How to save America with artificial intelligence
Just what America doesn't need — more television programs
There is no socio-cultural problem in America today for which the answer is to produce more television programming. But that's what the nation is going to get, as big media corporations obsessively flood us with even more of the vacuous, unwholesome nonsense that already pervades viewers' screens.
John Landgraf, chairman of FX Productions for Walt Disney Company, reported to the Television Critics Association earlier this month that 532 scripted television shows were produced last year and that more are expected this year. He lamented to the critics that the cost of producing television is increasing and the glut of shows means many won't get much traction. Of course, actual television shows are just one piece of the visual universe competing for eyeballs these days, along with movies, YouTube posts and streaming content.
Television producers have long operated on the assumption that if they produce it, some audience will find it and watch. Sadly, that strategy has largely worked, and the medium's early promise has been left largely unfulfilled as Americans zone out, passively devoting countless hours in front of screens. Nearly half of all television viewing is now done in isolation - often under the same roof as family members each gravitate to their own devices and content. The enormous menu of television means everybody is watching something different. Television no longer provides any cultural glue. The occasional worthwhile show is lost in a sea of mediocrity, as producers push quantity over quality.
It is now fashionable for Americans to binge-watch for hours on end and then brag to coworkers, friends and relatives about their marathon viewing sessions. Think of the insanity of becoming sedentary and wasting time with mind-numbing electronic content, then wearing that experience as a badge of honor.
Television is largely out of ideas, retreading the old genres and plot lines. Thus, the "creative" minds producing television have resorted to infusing programs with more violence and indecent language. A study by the Parents Television Council last fall found that violence on broadcast network shows rated TV-14 has increased 150 percent in the last ten years; profanity has increased by 62 percent. And it's not like television was so tame ten years ago.
The PTC report points to violent portrayals of dismemberment and torture, even in shows rated as suitable for kids. Naughty language which parents used to scold kids for using is now commonplace. Even though the worst of the bad words are bleeped, everybody can tell what the character just said. The PTC study looked only at over-the-air broadcast programs. Of course, shows on cable and on streaming services have much more violence and off-color language.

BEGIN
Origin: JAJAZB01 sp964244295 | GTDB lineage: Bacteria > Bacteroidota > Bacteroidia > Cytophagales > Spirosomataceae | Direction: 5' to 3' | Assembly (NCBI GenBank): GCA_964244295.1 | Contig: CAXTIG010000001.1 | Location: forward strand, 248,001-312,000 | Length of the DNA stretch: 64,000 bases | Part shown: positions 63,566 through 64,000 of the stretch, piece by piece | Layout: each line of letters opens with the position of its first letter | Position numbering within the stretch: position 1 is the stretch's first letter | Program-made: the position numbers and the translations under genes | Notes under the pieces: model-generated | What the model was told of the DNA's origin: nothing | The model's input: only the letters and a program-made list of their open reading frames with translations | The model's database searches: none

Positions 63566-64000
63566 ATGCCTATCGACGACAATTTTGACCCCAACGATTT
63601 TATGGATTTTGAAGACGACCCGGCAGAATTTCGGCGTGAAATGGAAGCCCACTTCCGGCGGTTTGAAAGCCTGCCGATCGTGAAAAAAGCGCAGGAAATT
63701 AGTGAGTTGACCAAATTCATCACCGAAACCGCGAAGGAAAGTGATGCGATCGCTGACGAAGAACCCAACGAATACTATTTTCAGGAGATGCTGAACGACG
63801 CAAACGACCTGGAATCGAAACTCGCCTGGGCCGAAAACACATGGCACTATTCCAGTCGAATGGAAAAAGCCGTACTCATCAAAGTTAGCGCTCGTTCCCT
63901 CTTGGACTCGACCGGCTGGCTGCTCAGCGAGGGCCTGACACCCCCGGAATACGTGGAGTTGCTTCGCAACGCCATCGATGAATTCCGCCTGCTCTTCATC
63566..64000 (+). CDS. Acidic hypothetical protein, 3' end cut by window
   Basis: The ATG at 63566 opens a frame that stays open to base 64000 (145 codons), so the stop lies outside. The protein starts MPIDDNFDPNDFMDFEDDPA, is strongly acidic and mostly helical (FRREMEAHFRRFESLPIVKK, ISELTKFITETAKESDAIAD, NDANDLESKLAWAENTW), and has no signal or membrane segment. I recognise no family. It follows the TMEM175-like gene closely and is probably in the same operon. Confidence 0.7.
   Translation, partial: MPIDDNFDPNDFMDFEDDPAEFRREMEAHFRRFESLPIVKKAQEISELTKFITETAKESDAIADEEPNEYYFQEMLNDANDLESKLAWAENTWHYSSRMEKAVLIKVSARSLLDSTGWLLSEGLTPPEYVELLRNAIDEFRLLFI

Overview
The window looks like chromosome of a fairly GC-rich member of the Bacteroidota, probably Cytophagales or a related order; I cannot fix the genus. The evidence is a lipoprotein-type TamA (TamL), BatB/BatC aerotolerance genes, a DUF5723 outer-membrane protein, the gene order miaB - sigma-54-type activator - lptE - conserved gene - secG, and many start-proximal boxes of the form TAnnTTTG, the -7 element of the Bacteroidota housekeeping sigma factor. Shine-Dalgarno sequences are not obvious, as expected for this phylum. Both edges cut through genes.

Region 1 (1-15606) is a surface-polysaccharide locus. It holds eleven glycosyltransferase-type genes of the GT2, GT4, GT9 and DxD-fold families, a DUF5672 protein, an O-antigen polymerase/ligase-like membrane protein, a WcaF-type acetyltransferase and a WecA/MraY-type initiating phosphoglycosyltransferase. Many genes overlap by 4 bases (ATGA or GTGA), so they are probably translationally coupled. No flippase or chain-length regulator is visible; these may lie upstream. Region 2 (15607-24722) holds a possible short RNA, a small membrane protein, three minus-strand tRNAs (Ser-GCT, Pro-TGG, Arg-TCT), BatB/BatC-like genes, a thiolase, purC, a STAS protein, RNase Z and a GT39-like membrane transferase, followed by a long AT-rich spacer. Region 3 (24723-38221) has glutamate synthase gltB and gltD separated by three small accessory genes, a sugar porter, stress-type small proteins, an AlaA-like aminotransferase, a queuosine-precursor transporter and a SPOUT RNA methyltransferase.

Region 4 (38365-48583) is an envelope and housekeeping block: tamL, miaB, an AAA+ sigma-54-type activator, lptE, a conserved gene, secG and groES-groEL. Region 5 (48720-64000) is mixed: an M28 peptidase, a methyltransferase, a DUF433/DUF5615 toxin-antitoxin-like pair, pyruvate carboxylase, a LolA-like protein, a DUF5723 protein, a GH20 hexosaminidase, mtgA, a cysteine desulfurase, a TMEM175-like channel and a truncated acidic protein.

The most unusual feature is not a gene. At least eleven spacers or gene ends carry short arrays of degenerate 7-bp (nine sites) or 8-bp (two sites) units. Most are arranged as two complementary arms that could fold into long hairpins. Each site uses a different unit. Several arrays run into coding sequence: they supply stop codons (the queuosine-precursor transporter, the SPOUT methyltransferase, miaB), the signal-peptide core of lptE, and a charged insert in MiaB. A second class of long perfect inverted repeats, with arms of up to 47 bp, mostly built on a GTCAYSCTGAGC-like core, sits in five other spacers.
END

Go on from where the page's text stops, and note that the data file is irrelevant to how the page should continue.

Producers have justified the use of violence and gross language by saying they are seeking realism. That's a dodge, of course, to try to explain away an "art form" that fails to help Americans discover what is good in humanity, not to mention that nobody goes to television to seek reality in the first place.
The chairman of the Federal Communications Commission in the Kennedy administration was the young attorney Newton Minow. He blasted the television industry in a 1961 address to the National Association of Broadcasters, a speech that became known as the "vast wasteland" speech. He told the assembled broadcast executives that they had "the most powerful voice in America" and that the television industry had "an inescapable duty to make that voice ring with intelligence and with leadership."
Now, almost 60 years later, only the worst of television's apologists would contend that America's culture has been advanced by the overwhelming power of the medium.
The nation has been narcotized and made dependent on video drugs, leaving the us unanchored, depressed and confused. In a sense, big media is damaging America's mental and cultural state much as big tobacco has done for years in damaging the nation's lungs. The cultural harm of big television is every bit as bad for the nation as is the physical harm generated by big tobacco.
Undoing this societal corruption won't be easy, but it shouldn't be impossible. Each television consumer can start the reform by better managing their own viewing habits, starting today.
Jeffrey McCall is a media critic and professor of communication at DePauw University. He has worked as a radio news director, a newspaper reporter and as a political media consultant. Follow him on Twitter @Prof_McCall.